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Major Pesticide Drift Threatens Lodi-Area Vineyards

As many as 25,000 acres of vineyards in the Lodi area may have been affected by a major pesticide drift from the aerial application of a powerful weed killer cocktail applied across Bouldin island (about 10 miles west of Lodi) from May 15 to 28.

Click image to enlarge.

Reported damage areas based on first-hand observations of multiple PCAs and vineyard managers. Click image to enlarge.

Damage has been reported as far east as Clements in an area that extends north about halfway between Lodi and Elk Grove and south to Stockton.

The drift contains chemicals that can damage the vine itself as well as this year’s crop.

Contamination Could Scuttle Crop

In addition, major growers say that grapes contaminated with unapproved chemicals would not be approved for making wine.

“The TTB would ban wines made with the affected grapes,” a major grower told Wine Industry Insight.

“You also have to remember,” the grower continued, “that Lodi exports a large amount of wine to dozens of countries around the world. We could not use those grapes for export.” said the grower who spoke on condition of anonymity.

That grower, and others, explained to Wine Industry Insight that they are particularly afraid to have their names used for fear that they would become “damaged goods” even in the event that this year’s crop could test negative for the chemicals by harvest.

The San Joaquin County Agricultural County Commissioners office said they are investigating the drift but would have no comment. Their investigation has been going on since at least late May when complaints about the drift began.

At least 200 growers have been affected.

Potent Herbicide Cocktail & Drift Acknowledged By AgriChemical Supplier

The Wilbur-Ellis Company, supplier of the chemicals used in the herbicide cocktail, sent a “Dear Customer” letter on June 10 that said, in part”

“On May 7, 2014, Wilbur-Ellis recommended an application of Roundup Custom, Polaris SP, In-Place, Cayuse and Hasten to non-crop areas in San Joaquin and Contra Costa Counties. The products were applied May 16-20 [hand-corrected to May 15-28] by a third-party applicator engaged by the owner of the target field. We understand that some of these chemicals may have drifted north and east of the target fields, onto crops for which they may not be labeled.”

Growers are pushing for Wilbur-Ellis to indemnify them for damages.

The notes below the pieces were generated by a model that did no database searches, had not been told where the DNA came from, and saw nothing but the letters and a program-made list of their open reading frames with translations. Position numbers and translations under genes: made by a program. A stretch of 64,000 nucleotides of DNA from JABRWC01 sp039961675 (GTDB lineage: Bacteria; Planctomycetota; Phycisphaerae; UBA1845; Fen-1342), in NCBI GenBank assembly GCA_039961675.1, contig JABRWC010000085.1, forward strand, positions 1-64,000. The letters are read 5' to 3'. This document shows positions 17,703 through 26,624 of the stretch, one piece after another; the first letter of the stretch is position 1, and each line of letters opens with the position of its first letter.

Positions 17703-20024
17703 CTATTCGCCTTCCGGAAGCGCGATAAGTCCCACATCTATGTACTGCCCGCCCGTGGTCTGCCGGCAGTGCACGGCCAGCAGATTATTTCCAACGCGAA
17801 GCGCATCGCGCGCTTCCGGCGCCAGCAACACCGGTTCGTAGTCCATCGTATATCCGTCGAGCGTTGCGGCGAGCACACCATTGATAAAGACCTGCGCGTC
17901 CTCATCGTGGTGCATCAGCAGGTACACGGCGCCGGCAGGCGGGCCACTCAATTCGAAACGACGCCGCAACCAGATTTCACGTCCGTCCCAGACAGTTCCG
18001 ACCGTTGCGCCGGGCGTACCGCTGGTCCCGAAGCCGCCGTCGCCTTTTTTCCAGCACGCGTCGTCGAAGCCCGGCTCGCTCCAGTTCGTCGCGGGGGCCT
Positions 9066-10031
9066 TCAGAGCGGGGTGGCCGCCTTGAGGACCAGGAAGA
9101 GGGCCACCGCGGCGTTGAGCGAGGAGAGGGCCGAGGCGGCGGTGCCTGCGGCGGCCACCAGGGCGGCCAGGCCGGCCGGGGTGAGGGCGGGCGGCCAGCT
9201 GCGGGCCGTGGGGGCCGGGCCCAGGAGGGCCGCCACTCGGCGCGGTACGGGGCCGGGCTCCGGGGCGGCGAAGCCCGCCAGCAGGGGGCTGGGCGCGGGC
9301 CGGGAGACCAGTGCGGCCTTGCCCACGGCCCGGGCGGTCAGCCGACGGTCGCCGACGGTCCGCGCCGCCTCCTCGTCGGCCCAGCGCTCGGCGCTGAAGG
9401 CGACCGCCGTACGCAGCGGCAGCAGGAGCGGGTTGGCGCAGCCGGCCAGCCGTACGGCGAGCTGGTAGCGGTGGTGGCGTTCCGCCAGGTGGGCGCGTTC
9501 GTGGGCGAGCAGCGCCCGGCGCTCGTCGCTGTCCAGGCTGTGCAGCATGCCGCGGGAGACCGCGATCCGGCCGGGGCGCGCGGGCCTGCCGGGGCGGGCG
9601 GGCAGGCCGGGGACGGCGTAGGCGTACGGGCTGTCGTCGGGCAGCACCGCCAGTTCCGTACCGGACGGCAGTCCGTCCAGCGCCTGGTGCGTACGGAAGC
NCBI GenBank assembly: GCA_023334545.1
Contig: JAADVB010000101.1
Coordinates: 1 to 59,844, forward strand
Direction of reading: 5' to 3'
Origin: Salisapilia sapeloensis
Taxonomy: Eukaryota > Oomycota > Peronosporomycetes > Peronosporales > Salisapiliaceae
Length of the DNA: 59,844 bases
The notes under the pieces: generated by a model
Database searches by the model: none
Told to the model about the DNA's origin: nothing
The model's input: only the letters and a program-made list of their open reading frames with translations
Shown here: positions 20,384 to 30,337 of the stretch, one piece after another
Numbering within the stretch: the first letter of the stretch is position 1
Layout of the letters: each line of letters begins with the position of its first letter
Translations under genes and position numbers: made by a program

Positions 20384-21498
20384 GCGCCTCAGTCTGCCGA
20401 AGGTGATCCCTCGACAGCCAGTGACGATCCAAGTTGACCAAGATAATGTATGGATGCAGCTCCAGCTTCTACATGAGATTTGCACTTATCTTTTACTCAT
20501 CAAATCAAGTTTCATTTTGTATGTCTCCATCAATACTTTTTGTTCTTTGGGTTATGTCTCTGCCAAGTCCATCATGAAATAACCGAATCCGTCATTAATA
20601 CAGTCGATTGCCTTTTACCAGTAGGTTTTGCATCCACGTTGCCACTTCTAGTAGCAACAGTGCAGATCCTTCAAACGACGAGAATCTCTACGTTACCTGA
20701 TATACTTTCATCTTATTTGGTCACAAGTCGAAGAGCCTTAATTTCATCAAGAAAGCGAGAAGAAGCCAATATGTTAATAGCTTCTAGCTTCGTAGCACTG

Herbicide Client Is Private Water Investment Company

The “owner of the target field” mentioned in the Wilbur-Ellis letter is Delta Wetlands Properties (DWP), an Illinois-based,  private water investment company. DWP owns all of Bouldin Island as well as three other major delta islands: Webb Tract, Holland Tract and Bacon Island. DWP has been trying for more than 25 years to develop those islands into a system of reservoirs and habitats to store water which it can then sell on the open market.

The massive herbicide application was intended to wipe out all vegetation on Bouldin Island so that it can be flooded.

For more on DWP, see: Delta Wetland Project resurrected.

Impatient Growers Conduct Own Investigation

Dissatisfied with the pace of the Ag Commissioner’s investigation, a number of growers have contracted with third-party laboratories and Pest Control Agents (PCAs) to independently determine the extent of the drift and damage.

Damage initially showed up as fairly typical herbicide damage: withered leaves, yellow blotching and shoot distortion.

However, as vineyard managers continued to observe the vines, they are finding that the vines are not producing vigorous and hardy growth as they should this time of the year. In addition, they are finding new shoots pushing out secondary leaves: something that is also abnormal for this time of the year.

Independent laboratory tests have confirmed  the presence of glyphosate (the active ingredient in Roundup) and Imazapyr (the active ingredient in Polaris).

Wine Industry Insight has not been able to determine whether tests have been conducted to detect the active ingredients in the other three ingredients in the cocktail:  In-Place, Cayuse and Hasten. While those are surfactants, anti-drift agents and crop oil, it is not known whether any if the five components may have reacted with the others to form unknown compounds that may or may not be harmful.

Potent Polaris

The Environmental Protection Agency says that Imazapyr can be damaging at less than 2% of the recommended application rate and that it has been reported to cause a 10% decline in crops even if applied at 1/10 the recommended rate.

In addition, the manufacturer data sheet on Polaris states that it is persistent and has a half-life in the soil that, depending on conditions, ranges from two weeks to five months.

 Damage Could Be Prolonged.

The potential impact on vines could extend into 2015 said a prominent vineyard manager, because bud differentiation is taking place right now. The abnormal activity such as new shoots and secondary leaf growth could cause smaller crops next year.

Synergistic Effects Of 5 Herbicides Unknown

Chemicals such as Roundup and Polaris receive regulatory approval based on studies of each chemical by itself. While federal regulations may approve certain combinations, the approval process does not require any peer-reviewed testing of effects in combination with other chemicals.

Chemical compounds that come in contact often react with each other in unpredictable ways to form new compounds which may be harmless or potentially more harmful than any single component. Significantly, no one can predict precisely what new chemicals may be formed.

Five components were used in this application and drift accident. Possible synergistic effects and accidental new compounds are unknown.